In reality a computer screen and other digital devices will have hundreds of pixels, for example a HD video camera has 11 mega (million) pixels.

So these are points, what then are lines and how are they specified? Clearly a line cannot be specified by an *x*-coordinate and a *y*-coordinate. Look at Figure 2. This shows a line in the same coordinate system that was used in Figure 1.

Figure 2: A line joining two coordinates

Here we see a line that joins the coordinates (1,3) and (3,5). The two points specify the line. They show that it’s a short line and has two end points in that it does not continue on past the two end points. The line has an important property: its slope. This is the angle that it makes with the *x*-axis. In Figure 2 the angle is 45 degrees.

So is there anything more we need to know about lines? The first thing is that a line can be infinite it can stretch infinitely from one coordinate to another. The line in Figure 2 is quite short. So how can we specify a line that is infinite (or at least is bounded by a computer screen)?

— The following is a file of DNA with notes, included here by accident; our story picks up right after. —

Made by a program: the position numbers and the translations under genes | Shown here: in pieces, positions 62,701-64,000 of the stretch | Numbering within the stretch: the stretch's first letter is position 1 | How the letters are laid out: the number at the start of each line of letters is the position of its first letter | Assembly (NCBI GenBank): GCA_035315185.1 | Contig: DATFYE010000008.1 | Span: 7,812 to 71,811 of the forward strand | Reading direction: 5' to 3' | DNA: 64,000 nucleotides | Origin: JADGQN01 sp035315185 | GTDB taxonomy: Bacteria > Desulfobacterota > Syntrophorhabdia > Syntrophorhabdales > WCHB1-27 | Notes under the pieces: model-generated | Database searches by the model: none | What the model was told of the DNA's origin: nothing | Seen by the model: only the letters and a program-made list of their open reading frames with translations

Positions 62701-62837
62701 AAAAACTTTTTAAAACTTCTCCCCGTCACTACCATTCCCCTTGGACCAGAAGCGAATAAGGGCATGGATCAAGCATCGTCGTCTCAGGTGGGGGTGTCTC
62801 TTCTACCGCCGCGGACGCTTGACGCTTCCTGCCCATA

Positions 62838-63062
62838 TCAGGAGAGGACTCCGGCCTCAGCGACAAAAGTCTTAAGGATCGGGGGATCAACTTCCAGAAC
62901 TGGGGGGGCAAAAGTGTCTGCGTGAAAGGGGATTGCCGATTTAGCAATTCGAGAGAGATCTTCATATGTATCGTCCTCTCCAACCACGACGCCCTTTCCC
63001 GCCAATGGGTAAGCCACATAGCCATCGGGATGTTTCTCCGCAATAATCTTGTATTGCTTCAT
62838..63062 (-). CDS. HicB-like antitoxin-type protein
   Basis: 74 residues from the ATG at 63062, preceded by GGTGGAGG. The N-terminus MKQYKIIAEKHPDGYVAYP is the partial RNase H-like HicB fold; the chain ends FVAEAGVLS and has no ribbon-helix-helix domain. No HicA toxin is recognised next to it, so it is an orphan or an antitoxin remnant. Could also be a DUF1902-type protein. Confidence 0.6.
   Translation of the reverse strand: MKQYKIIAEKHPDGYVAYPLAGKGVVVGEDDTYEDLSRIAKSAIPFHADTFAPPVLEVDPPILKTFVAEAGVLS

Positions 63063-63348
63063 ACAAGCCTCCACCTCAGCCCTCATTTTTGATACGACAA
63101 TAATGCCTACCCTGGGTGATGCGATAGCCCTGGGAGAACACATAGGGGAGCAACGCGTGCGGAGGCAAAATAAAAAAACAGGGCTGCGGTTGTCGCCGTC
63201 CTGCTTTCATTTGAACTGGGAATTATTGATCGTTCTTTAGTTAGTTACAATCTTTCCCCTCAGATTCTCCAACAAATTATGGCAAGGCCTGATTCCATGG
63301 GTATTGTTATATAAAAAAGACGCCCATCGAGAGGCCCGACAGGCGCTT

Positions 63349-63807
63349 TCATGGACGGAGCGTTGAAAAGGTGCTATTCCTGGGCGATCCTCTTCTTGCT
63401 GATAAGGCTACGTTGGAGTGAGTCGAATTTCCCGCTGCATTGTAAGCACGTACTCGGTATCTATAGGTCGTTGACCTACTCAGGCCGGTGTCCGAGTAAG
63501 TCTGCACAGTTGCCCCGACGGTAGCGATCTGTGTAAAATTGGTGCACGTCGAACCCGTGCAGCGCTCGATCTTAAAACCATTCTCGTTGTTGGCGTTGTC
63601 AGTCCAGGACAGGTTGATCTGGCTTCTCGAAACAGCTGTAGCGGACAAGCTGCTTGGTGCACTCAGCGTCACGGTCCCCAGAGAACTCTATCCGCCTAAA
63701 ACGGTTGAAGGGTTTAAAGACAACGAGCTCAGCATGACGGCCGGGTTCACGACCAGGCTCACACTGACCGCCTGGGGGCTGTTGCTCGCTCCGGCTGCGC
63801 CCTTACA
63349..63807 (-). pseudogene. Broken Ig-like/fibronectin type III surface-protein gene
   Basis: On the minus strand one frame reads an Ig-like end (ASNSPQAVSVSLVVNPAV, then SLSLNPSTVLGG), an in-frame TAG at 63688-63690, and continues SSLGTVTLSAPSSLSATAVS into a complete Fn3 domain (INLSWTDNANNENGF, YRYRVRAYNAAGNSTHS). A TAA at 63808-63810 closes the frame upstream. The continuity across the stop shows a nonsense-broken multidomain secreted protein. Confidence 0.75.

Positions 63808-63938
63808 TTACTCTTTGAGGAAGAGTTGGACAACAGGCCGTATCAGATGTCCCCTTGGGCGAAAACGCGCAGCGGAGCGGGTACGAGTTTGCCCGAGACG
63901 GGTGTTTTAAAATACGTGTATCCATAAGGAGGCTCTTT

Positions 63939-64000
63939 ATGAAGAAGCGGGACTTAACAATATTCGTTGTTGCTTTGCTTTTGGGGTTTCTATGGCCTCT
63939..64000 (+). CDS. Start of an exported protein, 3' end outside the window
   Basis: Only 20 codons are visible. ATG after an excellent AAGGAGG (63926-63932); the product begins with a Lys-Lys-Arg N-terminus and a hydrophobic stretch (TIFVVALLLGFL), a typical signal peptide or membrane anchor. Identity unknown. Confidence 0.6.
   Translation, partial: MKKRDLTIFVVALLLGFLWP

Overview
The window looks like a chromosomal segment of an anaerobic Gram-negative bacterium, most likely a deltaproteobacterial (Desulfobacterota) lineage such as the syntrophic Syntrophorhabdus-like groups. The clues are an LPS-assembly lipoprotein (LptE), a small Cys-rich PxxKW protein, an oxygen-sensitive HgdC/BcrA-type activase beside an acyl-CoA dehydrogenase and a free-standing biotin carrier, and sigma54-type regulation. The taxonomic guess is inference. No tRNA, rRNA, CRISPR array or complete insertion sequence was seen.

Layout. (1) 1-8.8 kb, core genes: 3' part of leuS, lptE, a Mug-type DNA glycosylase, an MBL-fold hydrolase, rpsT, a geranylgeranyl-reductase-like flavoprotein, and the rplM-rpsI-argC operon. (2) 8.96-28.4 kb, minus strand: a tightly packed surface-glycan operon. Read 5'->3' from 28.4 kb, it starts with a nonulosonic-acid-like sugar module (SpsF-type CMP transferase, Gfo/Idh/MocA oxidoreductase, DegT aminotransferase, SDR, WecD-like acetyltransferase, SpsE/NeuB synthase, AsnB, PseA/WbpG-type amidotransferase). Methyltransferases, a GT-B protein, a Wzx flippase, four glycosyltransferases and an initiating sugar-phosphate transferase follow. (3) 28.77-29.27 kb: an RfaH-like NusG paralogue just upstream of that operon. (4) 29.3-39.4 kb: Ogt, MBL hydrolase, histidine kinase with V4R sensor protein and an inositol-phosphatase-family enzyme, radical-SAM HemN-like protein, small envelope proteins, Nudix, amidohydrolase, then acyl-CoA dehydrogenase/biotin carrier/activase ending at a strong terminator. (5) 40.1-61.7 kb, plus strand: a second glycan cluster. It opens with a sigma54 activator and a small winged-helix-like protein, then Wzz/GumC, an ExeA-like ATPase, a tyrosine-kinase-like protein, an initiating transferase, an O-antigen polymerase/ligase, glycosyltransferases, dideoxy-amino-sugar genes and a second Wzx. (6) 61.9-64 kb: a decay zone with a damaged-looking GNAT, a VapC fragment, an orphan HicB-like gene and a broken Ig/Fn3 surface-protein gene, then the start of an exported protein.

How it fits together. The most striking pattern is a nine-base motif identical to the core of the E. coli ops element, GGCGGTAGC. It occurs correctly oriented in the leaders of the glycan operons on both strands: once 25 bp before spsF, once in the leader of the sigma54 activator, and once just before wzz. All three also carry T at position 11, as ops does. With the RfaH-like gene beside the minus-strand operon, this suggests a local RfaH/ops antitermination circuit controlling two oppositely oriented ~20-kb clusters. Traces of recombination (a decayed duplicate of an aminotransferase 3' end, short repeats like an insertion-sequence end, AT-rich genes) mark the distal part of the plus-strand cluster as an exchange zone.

We do this via an equation. The general form of the equation of a line is

Here *x* is the coordinate of the *x* axis, *y* is the coordinate of the *y* axis, *m* is the slope and *c* is the point in the *y* axis where the *x* coordinate is zero (we call it the intercept). Let’s see how that works with a longer line. Have a look at Figure 3. The value of *c* is 2; this where it the line intercepts the *y* axis. The slope is 45 degrees. However, the value of *m* is not 45, why is this? The answer is based on trigonometry and that *m* is the tan of the angle. However, you don’t need to know this so if you know nothing about trigonometry it is worth describing *m* in another way.

Figure 3: An 'infinite' line

This is that *m* is represents by the ratio of the difference of any two *x* points and the corresponding *y* points. For example, since the line goes through the points (0,2) and (2,4). the slope can be calculated as

this gives an equation of

remember that the intercept is 2; this can be easily simplified to

This is all you need to know about lines: that they can be expressed by a simple equation and the equation is defined in terms of a slope and a *y* intercept. The line relates *x* and *y*.

Once you have the equation of a line you can determine any point on it given an *x* value and a *y* value, for example in the line we have been looking at

It is worth looking at a simple program to illustrate some of the ideas here; I will then look at a more complicated program. Here I use the *Processing* function line. This takes four arguments: the first two are the *x* and *y* coordinates of a point and the third and fourth arguments are the *x* and *y* coordinates of a second point. The function draws a line between them. A simple program that uses the function is shown below: